Posts Tagged ‘music’


Task Completed

   Posted by: Michael Bernier   in Today's Reality

Every day since Stephen died, I have kept myself focused on making sure that everything regarding his final arrangements has been taken care of. Now, almost six months since his death, the last of those arrangements has been completed – installing the headstone for his grave. We had spent several weeks determining what we wanted to put on it, and finally placed the order with the monument company in the latter part of August. We had received word before Thanksgiving that the stone had been completed and was awaiting installation, and on Friday morning we learned that it was in place. We went by the cemetery that afternoon for our first visit.

Steve had truly loved his music and playing in the school band; the day of the accident, he was hosting a pizza party for his fellow trumpet players. We wanted to somehow incorporate that passion of his into the headstone, and I came up with the idea of having a trumpet with musical notes coming out of it to represent his playing. We went back and forth with the monument company on the details, with me finally locating some line art of a realistic-looking trumpet and asking them to match it as closely as possible. Their artists came back with a design that we thought was appropriate, and we signed off on the order.

When we walked up to the stone for the first time, we were both amazed and extremely pleased with what we saw. The monument company had never before depicted a trumpet with such detail, but they stepped up to the challenge and the result was absolutely beautiful, far exceeding my expectations.

We had included a vase next to the stone so that we (and other visitors) could place flowers at the grave and not have them falling over or easily blowing away. It came in handy, for we had brought with us a flower arrangement my mother had purchased while we were visiting her last month for Thanksgiving. That arrangement became the first flowers to go in the vase.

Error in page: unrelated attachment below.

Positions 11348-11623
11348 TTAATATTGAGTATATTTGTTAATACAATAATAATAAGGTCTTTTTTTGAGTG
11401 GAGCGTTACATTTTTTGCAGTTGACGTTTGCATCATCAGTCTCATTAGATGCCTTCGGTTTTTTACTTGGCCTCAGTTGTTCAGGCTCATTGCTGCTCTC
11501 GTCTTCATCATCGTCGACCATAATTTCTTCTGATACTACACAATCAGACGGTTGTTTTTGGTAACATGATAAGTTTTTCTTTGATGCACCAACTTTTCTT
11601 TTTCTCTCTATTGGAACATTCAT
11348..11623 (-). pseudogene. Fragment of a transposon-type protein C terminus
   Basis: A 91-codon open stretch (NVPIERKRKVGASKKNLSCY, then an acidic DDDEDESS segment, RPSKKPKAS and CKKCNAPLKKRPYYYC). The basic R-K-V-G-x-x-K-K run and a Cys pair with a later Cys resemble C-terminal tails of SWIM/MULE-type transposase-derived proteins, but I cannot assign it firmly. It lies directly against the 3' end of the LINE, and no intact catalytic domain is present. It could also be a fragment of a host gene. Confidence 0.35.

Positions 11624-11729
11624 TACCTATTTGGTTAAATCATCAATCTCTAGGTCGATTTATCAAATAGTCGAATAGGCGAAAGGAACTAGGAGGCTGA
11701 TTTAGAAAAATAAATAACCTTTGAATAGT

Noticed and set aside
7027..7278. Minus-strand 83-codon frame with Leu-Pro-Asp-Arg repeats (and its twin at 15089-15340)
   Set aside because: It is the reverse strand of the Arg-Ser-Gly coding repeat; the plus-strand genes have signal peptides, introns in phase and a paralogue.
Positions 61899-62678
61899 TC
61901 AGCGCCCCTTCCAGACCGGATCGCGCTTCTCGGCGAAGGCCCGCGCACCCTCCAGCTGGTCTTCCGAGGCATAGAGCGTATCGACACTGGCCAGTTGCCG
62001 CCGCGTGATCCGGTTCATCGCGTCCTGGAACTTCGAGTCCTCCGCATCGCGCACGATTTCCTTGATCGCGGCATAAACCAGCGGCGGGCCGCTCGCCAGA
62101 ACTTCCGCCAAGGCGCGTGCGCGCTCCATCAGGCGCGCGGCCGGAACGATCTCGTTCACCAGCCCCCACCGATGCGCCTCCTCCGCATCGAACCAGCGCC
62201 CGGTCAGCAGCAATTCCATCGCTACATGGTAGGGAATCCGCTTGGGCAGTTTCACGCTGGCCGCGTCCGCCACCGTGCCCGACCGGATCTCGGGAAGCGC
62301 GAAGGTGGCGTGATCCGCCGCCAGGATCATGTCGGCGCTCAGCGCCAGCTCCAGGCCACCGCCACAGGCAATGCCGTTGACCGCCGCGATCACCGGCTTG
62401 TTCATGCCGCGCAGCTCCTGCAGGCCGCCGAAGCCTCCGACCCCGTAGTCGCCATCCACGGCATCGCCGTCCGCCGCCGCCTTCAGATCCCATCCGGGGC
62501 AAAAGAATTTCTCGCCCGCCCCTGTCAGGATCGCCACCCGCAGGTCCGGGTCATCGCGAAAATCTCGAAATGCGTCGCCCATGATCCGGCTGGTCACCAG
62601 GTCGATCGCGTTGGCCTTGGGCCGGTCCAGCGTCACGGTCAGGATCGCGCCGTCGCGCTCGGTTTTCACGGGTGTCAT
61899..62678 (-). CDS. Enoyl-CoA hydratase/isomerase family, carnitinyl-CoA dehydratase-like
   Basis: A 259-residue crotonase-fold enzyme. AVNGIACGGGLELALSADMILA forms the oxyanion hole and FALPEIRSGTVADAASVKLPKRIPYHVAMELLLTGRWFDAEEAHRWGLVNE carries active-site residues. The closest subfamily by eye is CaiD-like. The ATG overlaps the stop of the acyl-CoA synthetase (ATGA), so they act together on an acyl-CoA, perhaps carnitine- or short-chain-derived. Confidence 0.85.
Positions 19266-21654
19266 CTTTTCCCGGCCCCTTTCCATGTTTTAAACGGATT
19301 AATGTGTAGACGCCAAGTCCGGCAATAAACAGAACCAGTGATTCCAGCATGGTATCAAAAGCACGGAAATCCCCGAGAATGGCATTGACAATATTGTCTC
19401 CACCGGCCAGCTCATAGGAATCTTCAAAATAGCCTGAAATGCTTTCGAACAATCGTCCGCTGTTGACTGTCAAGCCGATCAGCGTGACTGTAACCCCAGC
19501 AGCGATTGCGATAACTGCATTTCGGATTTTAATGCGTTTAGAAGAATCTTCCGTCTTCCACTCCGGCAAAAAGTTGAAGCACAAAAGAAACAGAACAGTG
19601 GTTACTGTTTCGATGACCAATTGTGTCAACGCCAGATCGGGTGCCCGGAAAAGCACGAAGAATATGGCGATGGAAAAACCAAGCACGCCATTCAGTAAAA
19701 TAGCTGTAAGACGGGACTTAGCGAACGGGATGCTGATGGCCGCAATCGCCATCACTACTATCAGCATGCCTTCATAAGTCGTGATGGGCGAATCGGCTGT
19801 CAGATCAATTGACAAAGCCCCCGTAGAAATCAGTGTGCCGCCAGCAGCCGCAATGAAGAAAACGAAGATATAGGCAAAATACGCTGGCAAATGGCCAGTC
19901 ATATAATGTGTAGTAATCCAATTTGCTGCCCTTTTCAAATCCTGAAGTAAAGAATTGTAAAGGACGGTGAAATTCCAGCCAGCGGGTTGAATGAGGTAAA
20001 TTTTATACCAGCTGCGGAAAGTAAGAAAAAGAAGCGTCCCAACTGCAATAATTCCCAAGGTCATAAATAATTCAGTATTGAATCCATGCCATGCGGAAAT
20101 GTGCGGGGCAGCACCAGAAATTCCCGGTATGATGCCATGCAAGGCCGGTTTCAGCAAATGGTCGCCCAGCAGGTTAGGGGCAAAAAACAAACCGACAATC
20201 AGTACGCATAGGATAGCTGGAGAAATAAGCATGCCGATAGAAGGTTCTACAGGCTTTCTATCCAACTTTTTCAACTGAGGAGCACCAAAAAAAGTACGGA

With the flowers placed, we retrieved the temporary marker that had been placed at the grave by the funeral home and turned to leave.

We returned home, and as I sat in my office downloading from my camera the pictures I had just taken I began to realize that there was nothing left to be done for Steve. It was all finished – the huge task that began almost six months ago had finally been completed. I wrote in my last entry about how I was unsure of the way in which I would react when this time finally arrived. Now it is here, and I am more uncertain than ever.

I can, however, start to see a few early signs. One of my favorite musical groups to listen to around Christmastime is Mannheim Steamroller (for those who do not know them, they are the folks who perform the “funky-sounding” versions of traditional Christmas music like the Halleluiah Chorus, Winter Wonderland, and Deck The Halls). The leader of the group, Chip Davis, wrote a Christmas carol in 1988 called “Traditions Of Christmas” (on the album “A Fresh Aire Christmas”). From the first time I heard it, that piece of music has always held a special place in my heart, but I have never really understood why. On Friday evening I listened to it for the first time this season, and a wave of emotion swept through me that I had not felt since the accident. There is something in the tune that strikes a chord deep inside me, one that obviously has strong ties to my feelings and memories of Steve. It is nowhere close to being an answer to my fears, but it does give me a direction to start looking.